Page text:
Focus-on-form in a multiple intelligences game

Yumi Tanaka, Kobe Shoin Women’s University


Quick guide

  • Key words:Multiple intelligences, focus-on-form
  • Learner English level:Beginners and above
  • Learner maturity:University
  • Preparation time:15 minutes
  • Activity time:25 minutes
  • Materials:Handout



This is a language activity to improve oral English communication among students. Its communicative aim is to gather information, while its linguistic aim is to familiarize students with question forms and tense. To obtain a suitable answer during communication, students need to focus on linguistic features. The style of instruction that provides students with opportunities for concentrating on form during communication is called focus-on-form (Ellis, Basturkmen, & Loewen, 2002).


This activity is based on Find someone who… (Klippel, 1984) and the theory of multiple intelligences (MI; Gardner, 1999). Find someone who … is a common icebreaker, wherein students need to find someone who can affirmatively answer a certain question. In the activity I propose, students additionally complete a bingo sheet containing phrases based on MI theory. This theory lists eight confirmed intelligences that all humans possess in varying degrees. For example, a student who plays the piano well may have a high degree of musical intelligence. MI theory proposes that in addition to linguistic and logical-mathematical intelligences, other intelligences (e.g., musical, bodily-kinesthetic, spatial, interpersonal, intrapersonal, and naturalist) need to be acknowledged in cultivating students’ potential. These intelligences can be thematically used in language teaching (Richards & Rodgers, 2001) by using topics related to students’ respective intelligences, interests, and preferred activities.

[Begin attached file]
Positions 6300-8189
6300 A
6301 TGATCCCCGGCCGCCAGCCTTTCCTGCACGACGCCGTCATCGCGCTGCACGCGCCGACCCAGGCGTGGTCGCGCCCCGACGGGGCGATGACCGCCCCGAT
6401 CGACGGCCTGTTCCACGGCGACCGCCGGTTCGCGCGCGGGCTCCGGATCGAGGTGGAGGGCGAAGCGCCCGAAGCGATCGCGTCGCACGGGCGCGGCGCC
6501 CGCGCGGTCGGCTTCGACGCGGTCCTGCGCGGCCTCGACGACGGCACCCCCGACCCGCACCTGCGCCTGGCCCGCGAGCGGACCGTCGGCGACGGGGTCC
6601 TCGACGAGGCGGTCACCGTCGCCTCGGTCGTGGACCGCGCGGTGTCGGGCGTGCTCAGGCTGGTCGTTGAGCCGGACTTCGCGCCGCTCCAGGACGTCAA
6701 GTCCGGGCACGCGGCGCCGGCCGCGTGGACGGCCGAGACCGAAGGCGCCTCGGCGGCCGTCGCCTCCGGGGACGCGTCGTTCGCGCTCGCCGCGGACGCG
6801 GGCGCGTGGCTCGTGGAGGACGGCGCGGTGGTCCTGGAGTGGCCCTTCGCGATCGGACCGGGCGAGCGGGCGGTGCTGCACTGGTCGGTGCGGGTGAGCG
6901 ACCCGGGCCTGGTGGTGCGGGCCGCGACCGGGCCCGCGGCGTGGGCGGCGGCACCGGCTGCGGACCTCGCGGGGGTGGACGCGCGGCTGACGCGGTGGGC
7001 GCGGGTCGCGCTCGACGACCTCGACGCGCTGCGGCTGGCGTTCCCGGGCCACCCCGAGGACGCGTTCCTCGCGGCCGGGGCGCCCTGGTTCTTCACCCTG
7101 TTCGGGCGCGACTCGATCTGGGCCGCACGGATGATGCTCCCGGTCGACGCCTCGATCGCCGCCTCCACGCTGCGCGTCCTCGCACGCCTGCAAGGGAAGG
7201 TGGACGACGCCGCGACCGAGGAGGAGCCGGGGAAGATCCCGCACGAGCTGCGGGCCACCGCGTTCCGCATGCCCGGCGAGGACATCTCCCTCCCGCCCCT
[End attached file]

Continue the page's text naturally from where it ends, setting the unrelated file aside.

Step 1:Prepare a handout with the heading “Bingo Game,” the sub-heading “Find someone who …,” and a sixteen-square bingo frame with a phrase in each square. Sample phrases can include the following:

1. likes to write in a diary/blog

2. likes math

3. plays a musical instrument

4. plays sports

5. enjoys photography

6. enjoys talking to new people

7. has a clear plan for the future

8. has a pet

These eight phrases will also be written in the past tense with the phrase “when he/she was a child” added to them so that students focus on tense in order to obtain “yes” answers while playing the game (e.g., “liked math when he/she was a child”).

Step 2:Make copies of the handout (one for each student).



Step 1:Explain MI so thatstudents will not only collect information but also interpret it according to MI theory. Distribute the handout to students. Ask them to read the sixteen statements on the sheet.

Step 2:Explain that they need to ask their classmates questions related to the items on the handout and write the name of the person who first answers “yes” to each question in the relevant square. A question with a “yes” answer need not be asked again. Students should collectfour different names in a horizontal, vertical, or diagonal line. Each name may be written only once.

Step 3: If students appear to have difficulty understanding the activity, demonstrate it using an example from the squares. At this point, explain any unfamiliar words in the phrases in the squares. If some students appear to require encouragement or pronunciation guidance, the entire class can read all of the phrases aloud after the teacher. Finally, ensure that the students are able to formulate questions appropriately.

Step 4: Give a tip suggesting the possibility of obtaining a “yes” answer if they change the tense in their questions after obtaining a “no” answer.

Step 5: Start the game.



By incorporating theoretical reinforcement into a traditional activity, this lesson plan enables the acknowledgement of a variety of talents among students. Although it has been primarily created for university students, it could be equally suitable for high schoolers as well.



Ellis, R., Basturkmen, H., & Loewen, S. (2002). Doing focus-on-form. System, 30, 419–432.

Gardner, H. (1999). Intelligence reframed: Multiple intelligences for the 21st century. New York: Basic Books.

Klippel, F. (1984). Keep talking: Communicative fluency activities for language teaching. Cambridge: Cambridge University Press.

Richards, J. C., & Rodgers, T. S. (2001). Approaches and methods in language teaching (2nd ed.). Cambridge: Cambridge University Press.